Wednesday, September 16, 2009

Learning Log #2: Helplessness

The idea of Helplessness makes me put myself in the consumer’s position rather than just the position of the designer. Norman points out how human intentions are to blame themselves if they are not able to perform a task on an object. It is interesting how Norman looks into this and realizes a connection between human misconception and design of everyday things.

I thought the whole idea of Aristotle’s theory of “Naïve Physics” (Norman, pg 36) is especially a notable theory to appreciate. Aristotle brought a common-sense way to thinking about physics than the traditional way of Newton’s laws. Aristotle said in order to create motion, something needs to constantly be moving it and in Newton’s law it says that there’s motion unless someone stops it. It makes more sense than Newton’s law.

The explanation of learned helplessness and taught helplessness was very intriguing. Learned helplessness is paralleled with depression, which I thought was interesting because depression in a sense is difficult to understand. When Norman brings these two terms together, he makes a viable argument because learned helplessness is not knowing how to do something numerous times, thus making the person helpless (Norman, pg 42). Taught helplessness is when you fail at something and feel embarrassed or inferior to that specific task. Norman gives the examples of learning mathematics. This happens to people everyday without even noticing from pushing a door the wrong way to putting an oil cap on, on an airplane.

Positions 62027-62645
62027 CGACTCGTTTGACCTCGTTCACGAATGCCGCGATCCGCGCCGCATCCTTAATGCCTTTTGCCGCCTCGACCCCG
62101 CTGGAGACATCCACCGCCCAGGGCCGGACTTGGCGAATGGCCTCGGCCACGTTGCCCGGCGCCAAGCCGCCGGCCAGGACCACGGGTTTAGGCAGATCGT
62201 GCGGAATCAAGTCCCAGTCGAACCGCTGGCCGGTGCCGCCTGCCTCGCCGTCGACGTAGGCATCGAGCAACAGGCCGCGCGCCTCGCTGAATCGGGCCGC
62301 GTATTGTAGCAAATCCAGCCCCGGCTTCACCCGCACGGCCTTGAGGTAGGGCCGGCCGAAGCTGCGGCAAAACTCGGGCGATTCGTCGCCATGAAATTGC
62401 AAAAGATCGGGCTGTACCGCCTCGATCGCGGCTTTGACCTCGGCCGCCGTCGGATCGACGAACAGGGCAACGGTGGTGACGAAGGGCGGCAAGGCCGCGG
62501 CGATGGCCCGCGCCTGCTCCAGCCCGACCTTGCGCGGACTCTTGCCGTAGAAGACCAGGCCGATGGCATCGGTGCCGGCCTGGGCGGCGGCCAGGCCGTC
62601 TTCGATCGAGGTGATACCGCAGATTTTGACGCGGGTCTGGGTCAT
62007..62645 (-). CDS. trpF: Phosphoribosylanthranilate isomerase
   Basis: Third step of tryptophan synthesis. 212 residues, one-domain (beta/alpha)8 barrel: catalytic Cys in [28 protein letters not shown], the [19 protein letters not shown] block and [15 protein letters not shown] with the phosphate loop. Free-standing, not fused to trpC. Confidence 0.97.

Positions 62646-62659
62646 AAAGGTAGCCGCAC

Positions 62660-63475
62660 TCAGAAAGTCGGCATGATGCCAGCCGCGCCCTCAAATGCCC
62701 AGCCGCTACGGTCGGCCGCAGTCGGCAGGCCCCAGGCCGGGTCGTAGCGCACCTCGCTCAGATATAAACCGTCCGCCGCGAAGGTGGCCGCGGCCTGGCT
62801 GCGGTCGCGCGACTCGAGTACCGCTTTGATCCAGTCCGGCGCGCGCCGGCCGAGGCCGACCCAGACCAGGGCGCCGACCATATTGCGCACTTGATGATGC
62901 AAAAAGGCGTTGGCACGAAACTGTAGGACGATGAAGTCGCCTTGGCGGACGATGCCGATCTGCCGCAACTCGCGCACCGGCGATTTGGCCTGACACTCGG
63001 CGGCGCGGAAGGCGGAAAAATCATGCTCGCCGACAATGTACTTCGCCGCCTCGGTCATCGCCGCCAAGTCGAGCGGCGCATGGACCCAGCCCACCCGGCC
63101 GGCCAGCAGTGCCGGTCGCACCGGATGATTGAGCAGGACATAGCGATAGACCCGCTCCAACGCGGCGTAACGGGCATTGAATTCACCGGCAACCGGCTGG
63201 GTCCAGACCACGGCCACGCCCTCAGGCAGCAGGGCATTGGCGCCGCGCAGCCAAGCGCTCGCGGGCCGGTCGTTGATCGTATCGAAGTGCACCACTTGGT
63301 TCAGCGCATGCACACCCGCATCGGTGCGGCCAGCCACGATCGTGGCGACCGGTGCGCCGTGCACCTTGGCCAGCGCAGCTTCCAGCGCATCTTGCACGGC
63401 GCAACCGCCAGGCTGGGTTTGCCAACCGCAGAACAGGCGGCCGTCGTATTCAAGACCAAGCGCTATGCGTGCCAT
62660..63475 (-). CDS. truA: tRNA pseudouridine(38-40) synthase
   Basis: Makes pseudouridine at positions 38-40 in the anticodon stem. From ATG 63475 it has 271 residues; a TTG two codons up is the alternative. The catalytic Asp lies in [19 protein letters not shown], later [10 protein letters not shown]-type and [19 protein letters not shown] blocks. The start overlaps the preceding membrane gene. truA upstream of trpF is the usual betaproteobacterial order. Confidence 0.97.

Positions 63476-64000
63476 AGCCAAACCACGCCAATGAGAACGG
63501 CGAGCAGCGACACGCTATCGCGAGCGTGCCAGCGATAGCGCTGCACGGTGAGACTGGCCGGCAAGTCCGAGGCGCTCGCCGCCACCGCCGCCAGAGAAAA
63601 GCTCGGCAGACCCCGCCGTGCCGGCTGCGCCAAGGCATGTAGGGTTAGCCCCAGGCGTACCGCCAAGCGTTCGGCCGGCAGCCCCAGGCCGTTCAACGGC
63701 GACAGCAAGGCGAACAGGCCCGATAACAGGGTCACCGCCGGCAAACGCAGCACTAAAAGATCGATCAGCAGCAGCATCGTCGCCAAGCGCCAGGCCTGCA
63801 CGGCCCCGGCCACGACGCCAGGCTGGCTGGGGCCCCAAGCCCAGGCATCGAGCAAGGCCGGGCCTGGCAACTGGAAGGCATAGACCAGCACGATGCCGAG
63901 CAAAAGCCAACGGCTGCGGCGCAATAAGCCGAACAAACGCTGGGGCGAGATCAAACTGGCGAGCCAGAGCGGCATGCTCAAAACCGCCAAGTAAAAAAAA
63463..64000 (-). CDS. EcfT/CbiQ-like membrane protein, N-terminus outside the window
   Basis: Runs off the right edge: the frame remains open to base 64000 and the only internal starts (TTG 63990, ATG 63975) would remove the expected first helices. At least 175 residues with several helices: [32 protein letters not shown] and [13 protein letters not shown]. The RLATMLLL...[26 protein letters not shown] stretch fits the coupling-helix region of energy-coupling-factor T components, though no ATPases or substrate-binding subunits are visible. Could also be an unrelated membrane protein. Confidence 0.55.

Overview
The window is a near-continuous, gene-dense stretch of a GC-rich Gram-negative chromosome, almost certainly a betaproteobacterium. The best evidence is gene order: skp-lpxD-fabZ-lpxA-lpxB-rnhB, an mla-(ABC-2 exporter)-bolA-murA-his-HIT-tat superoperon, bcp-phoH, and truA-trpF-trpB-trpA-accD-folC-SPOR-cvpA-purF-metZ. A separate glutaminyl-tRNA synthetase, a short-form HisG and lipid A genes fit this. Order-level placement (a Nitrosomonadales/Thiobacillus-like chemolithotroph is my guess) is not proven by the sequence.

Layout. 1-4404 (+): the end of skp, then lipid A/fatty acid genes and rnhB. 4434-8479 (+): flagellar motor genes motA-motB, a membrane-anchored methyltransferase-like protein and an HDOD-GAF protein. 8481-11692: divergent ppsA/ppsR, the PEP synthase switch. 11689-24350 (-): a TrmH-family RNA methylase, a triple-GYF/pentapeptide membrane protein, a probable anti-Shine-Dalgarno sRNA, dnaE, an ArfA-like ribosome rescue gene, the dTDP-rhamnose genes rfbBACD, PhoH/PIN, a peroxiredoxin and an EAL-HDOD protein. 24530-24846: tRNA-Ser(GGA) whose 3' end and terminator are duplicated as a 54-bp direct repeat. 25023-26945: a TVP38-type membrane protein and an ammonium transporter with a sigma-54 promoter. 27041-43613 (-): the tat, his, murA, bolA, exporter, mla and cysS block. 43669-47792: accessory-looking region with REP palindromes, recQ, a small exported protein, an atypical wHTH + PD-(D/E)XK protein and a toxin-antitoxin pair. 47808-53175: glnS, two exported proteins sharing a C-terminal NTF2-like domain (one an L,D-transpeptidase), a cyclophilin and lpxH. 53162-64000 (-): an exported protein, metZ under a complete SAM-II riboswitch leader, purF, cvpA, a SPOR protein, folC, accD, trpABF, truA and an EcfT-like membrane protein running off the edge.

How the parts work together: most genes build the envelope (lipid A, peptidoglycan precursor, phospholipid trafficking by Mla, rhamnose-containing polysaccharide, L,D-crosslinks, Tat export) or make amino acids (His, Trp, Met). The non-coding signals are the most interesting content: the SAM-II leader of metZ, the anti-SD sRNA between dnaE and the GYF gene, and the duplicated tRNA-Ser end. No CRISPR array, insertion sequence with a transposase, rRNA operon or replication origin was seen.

The seven stages of action made me interested in the step-by-step process of how humans carry out their actions. There is, “one for goals, three for execution, and three for evaluation (Norman, pg 48)”. These steps apply to all situations. Ones that last for 10 seconds or ones that last for over a year, need to go through this process.

I liked reading this section because Norman in a sense puts blame on the designer and makes the reader realize that not being able to do something isn’t always their fault, but the design of an interface is to blame. He always lays out details of his findings through studying people.

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